Public still not listening as another horse dies
A healthy horse has died after eating too many apples as owner sends out plea to the general public to stop feeding animals who do not belong to them.
When Debbie Frost arrived to see her horse in Woodbridge, Suffolk, she was upset to find him sweating and in pain. She immediately called the vet and once assessed, Debbie was told her horse had suffered a serious bout of colic. Unfortunately, the attack was that severe the gut had twisted and he was put to sleep SuffolkLive reports.
The colic episode is believed to have been caused by the general public feeding him apples, despite the horse being kept on private land and prompts being left to not to feed the animals;
“They bring bags of apples and food to feed the animals, even bringing their children up there, and when I stop them to ask what they’re doing they shout abuse at me telling me it’s their right to feed my animals.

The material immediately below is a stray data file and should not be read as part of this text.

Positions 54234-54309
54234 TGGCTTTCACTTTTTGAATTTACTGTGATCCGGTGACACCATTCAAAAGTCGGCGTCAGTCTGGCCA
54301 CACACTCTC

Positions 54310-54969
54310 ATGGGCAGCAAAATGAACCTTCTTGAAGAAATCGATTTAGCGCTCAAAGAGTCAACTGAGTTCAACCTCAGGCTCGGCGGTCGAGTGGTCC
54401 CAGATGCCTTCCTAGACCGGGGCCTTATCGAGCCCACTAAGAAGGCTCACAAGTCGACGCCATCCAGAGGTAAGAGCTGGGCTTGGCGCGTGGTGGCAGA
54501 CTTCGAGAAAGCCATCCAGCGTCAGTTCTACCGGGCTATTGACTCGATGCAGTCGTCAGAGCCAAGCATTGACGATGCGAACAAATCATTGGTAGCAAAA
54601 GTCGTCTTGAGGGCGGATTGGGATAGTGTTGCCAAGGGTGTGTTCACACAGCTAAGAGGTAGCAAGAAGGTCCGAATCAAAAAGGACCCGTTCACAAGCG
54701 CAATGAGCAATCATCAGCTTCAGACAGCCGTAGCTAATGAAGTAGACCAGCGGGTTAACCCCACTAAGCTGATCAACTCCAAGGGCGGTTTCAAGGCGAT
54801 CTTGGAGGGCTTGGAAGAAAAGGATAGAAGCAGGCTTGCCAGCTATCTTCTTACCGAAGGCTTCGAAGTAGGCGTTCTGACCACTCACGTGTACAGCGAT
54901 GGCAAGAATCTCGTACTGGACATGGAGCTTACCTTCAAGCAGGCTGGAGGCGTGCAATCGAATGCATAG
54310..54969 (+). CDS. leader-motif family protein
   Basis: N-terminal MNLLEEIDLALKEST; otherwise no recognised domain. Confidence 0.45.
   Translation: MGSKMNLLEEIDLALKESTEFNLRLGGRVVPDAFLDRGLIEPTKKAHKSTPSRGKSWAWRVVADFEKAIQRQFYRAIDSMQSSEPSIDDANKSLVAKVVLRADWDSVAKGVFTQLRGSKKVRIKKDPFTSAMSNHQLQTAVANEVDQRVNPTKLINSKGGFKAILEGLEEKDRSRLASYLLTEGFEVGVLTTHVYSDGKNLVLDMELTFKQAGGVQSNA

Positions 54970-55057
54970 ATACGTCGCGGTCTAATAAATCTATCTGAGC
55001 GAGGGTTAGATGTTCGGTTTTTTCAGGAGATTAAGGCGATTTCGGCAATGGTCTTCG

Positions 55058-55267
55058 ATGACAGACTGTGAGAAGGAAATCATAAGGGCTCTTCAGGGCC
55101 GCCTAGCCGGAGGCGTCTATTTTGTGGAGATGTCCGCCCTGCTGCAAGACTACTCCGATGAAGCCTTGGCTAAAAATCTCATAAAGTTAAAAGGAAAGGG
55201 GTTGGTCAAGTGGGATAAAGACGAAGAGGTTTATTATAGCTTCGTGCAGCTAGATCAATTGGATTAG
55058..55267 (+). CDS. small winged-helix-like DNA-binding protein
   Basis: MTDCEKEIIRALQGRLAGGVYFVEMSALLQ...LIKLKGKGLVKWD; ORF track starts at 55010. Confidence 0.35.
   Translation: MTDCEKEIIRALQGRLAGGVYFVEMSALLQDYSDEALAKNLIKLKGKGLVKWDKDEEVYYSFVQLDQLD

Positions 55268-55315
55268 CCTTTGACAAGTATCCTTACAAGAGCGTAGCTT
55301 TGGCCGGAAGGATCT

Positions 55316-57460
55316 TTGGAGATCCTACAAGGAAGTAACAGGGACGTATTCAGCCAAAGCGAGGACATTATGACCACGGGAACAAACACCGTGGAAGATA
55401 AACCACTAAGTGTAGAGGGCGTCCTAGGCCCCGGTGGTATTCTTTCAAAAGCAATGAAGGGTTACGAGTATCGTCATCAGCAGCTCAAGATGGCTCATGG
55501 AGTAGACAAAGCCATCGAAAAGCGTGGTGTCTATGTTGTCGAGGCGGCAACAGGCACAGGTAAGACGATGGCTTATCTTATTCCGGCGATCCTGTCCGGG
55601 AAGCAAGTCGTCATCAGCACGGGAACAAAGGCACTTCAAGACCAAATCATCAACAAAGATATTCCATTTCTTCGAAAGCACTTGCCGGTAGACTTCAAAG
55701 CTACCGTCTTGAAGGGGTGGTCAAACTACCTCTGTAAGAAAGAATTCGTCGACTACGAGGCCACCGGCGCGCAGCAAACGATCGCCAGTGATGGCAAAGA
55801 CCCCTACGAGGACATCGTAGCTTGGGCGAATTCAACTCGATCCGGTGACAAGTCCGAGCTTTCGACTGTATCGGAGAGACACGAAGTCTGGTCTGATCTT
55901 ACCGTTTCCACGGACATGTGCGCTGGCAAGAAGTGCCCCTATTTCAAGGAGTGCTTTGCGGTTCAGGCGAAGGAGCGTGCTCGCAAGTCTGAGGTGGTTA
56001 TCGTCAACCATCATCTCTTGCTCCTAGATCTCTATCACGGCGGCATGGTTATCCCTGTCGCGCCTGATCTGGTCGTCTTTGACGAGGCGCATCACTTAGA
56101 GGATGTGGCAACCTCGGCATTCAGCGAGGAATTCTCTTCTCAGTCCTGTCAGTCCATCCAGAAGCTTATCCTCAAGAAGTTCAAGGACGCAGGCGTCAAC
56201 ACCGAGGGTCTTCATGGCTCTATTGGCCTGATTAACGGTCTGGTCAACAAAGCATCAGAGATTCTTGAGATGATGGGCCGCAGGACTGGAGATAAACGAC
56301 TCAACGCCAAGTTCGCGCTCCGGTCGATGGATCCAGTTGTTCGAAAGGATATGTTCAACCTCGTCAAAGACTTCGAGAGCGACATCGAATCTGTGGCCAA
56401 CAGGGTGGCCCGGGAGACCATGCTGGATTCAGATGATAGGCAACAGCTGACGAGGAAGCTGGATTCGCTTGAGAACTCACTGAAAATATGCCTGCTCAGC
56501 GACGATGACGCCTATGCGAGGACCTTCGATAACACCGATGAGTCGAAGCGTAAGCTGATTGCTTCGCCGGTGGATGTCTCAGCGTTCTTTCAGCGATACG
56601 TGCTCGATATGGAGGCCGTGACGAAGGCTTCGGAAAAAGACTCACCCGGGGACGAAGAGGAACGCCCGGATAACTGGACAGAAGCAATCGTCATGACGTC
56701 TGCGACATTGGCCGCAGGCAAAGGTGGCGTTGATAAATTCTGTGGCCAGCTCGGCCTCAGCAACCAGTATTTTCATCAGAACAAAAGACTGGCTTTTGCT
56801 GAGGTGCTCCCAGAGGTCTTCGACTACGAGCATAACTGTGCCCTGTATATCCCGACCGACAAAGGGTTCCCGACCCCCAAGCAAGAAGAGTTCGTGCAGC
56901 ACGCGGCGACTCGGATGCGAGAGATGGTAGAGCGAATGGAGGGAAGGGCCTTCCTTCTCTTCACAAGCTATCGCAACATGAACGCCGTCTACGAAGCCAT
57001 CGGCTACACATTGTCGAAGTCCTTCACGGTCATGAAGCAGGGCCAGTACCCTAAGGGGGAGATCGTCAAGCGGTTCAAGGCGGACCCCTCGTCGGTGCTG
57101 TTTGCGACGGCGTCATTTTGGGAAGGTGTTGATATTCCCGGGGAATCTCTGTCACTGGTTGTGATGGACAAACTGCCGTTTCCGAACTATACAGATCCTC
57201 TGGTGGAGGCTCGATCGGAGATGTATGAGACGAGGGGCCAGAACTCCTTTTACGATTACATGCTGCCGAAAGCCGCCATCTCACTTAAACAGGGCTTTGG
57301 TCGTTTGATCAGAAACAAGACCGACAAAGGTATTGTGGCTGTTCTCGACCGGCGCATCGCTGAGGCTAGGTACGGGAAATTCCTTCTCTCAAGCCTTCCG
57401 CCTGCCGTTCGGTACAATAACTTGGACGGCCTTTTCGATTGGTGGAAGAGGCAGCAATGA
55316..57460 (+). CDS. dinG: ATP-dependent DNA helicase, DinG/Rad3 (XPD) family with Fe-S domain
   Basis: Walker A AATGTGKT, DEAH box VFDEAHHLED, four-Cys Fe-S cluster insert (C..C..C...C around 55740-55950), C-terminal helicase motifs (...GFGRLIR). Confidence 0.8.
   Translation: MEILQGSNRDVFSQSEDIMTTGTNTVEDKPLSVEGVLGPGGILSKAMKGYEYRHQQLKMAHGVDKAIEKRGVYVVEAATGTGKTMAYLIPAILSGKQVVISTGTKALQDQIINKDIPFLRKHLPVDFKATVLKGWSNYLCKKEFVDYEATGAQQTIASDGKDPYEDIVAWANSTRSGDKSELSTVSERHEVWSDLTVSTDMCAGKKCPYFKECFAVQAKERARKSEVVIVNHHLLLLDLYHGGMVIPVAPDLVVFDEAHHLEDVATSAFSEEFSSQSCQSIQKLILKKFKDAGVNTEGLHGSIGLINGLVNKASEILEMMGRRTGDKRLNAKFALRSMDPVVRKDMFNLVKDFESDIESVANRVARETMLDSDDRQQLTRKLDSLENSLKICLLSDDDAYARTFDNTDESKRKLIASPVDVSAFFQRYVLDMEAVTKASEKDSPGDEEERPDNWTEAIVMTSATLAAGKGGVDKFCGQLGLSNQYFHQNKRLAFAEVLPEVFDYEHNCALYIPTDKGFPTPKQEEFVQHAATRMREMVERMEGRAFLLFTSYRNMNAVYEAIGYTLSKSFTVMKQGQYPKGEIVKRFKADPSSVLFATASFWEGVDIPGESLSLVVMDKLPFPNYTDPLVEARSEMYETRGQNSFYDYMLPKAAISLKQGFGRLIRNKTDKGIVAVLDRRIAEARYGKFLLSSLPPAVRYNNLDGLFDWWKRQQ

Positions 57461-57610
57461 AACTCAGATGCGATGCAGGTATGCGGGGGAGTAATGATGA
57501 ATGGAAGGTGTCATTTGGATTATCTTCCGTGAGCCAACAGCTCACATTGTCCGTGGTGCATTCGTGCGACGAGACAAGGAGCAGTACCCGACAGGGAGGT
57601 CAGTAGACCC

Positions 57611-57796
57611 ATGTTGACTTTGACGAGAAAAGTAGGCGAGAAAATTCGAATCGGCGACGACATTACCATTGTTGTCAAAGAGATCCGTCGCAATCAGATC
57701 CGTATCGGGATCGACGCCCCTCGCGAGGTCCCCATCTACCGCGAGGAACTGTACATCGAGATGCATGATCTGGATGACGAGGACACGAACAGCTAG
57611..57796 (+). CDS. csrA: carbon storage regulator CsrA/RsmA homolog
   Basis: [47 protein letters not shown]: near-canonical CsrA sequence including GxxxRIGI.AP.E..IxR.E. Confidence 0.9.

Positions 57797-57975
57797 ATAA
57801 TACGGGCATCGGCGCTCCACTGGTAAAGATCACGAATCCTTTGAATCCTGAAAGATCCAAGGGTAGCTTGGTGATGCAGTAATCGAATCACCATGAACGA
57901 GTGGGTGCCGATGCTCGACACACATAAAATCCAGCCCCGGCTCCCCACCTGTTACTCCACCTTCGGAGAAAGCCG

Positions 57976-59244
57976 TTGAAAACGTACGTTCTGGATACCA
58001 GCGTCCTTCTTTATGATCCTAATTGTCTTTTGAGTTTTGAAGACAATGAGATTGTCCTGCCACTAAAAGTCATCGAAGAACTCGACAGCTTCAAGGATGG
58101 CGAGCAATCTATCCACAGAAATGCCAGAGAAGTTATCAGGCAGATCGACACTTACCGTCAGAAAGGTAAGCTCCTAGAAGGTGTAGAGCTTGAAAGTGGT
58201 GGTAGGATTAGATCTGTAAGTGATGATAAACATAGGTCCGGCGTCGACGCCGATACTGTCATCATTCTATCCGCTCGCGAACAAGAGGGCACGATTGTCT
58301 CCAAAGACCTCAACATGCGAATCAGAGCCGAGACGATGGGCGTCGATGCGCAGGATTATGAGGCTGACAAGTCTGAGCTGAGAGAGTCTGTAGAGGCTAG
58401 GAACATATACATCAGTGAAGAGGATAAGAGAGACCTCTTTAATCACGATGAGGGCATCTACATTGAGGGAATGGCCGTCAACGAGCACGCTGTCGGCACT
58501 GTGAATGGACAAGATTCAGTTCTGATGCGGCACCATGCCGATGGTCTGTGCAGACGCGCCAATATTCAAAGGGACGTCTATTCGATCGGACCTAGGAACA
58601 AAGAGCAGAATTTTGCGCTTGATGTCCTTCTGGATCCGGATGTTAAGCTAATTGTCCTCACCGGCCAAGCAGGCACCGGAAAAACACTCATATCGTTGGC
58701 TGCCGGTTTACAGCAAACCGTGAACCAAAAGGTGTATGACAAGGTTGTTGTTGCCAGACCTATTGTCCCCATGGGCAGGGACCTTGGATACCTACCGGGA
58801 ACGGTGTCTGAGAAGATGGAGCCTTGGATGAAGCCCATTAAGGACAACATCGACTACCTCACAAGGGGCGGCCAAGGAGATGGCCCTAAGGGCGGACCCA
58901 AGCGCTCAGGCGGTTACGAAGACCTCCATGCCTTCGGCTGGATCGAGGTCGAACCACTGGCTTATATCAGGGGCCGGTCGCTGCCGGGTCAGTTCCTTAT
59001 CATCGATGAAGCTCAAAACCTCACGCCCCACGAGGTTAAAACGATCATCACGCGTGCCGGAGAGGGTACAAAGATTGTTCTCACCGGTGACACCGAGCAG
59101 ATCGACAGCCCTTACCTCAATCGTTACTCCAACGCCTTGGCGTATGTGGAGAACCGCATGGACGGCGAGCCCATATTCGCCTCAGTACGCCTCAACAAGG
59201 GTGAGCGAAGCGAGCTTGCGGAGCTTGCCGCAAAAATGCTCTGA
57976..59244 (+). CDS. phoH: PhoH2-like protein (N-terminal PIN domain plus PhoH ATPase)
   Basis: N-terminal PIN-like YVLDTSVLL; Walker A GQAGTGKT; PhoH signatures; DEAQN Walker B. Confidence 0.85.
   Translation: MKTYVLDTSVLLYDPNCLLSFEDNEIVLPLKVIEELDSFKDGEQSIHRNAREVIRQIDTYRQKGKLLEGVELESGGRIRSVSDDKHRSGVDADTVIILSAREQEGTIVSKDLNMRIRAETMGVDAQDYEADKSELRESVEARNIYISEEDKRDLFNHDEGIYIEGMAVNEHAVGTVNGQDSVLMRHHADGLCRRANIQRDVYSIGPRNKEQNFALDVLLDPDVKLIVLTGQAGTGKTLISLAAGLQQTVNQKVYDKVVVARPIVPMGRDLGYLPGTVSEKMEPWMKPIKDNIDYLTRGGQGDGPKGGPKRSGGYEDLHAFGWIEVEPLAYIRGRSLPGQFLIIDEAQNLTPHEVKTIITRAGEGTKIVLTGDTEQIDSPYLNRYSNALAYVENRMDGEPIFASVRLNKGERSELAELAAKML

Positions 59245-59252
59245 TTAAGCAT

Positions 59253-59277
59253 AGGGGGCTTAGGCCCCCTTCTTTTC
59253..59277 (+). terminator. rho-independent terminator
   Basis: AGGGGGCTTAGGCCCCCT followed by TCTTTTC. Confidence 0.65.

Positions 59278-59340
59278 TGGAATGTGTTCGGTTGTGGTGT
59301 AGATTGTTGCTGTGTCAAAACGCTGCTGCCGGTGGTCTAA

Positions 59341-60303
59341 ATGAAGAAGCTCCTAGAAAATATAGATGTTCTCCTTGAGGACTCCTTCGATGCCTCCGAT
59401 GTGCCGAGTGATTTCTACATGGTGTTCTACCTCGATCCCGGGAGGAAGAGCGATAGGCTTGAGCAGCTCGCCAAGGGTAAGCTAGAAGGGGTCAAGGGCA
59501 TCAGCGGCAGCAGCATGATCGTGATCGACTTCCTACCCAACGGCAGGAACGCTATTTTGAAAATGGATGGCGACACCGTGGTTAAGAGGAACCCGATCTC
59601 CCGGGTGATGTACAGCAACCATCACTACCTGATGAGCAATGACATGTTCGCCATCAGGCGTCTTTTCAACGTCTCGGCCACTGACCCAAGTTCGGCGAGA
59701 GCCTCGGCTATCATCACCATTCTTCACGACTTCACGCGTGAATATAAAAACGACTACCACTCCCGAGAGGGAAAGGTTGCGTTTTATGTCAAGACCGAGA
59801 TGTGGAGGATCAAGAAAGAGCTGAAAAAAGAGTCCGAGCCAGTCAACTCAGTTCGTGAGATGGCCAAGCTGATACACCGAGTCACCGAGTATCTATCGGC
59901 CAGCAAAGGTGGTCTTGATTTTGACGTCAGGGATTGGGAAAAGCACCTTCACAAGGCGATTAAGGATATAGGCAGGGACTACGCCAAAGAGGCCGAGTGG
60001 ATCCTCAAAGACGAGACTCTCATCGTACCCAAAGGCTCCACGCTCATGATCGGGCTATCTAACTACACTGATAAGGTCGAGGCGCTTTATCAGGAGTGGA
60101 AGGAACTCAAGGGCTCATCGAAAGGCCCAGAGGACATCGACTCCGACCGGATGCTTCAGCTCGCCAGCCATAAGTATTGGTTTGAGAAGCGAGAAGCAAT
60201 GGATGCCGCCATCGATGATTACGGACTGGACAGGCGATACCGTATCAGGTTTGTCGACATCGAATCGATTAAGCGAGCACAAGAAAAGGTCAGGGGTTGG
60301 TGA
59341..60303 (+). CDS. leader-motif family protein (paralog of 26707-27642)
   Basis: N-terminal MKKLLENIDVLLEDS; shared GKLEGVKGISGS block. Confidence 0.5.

Mac was a 16.2hh former racehorse, who had been enjoying a more peaceful way of life since retiring from the track and was often complimented when the pair were hacking out on the roads.
“He was a perfectly healthy, much loved horse, he was my life, this should not have happened,”
It is now understood this isn’t the first time Debbie has asked the public to refrain from feeding animals. As a consequence an alpaca she owned lost it’s life after choking on a piece of bread.
Debbie doesn’t stand alone with her plea, as the industry including owners and professionals continue to send the same message ‘stop feeding our horses’.
Equine scientist Dr David Marlin has thrown his support behind the national Stop Feeding Our Horses campaign, designed to educate the public on the dangers of feeding equines without owners’ permission. A survey was ran where 2,745 responses concluded worrying figures as members of the public continue to visit, feed and pet horses not belonging to them.
Owners and those responsible for equines are being encouraged to continue sharing the message, as the fight continues to keep horses, and other livestock safe.
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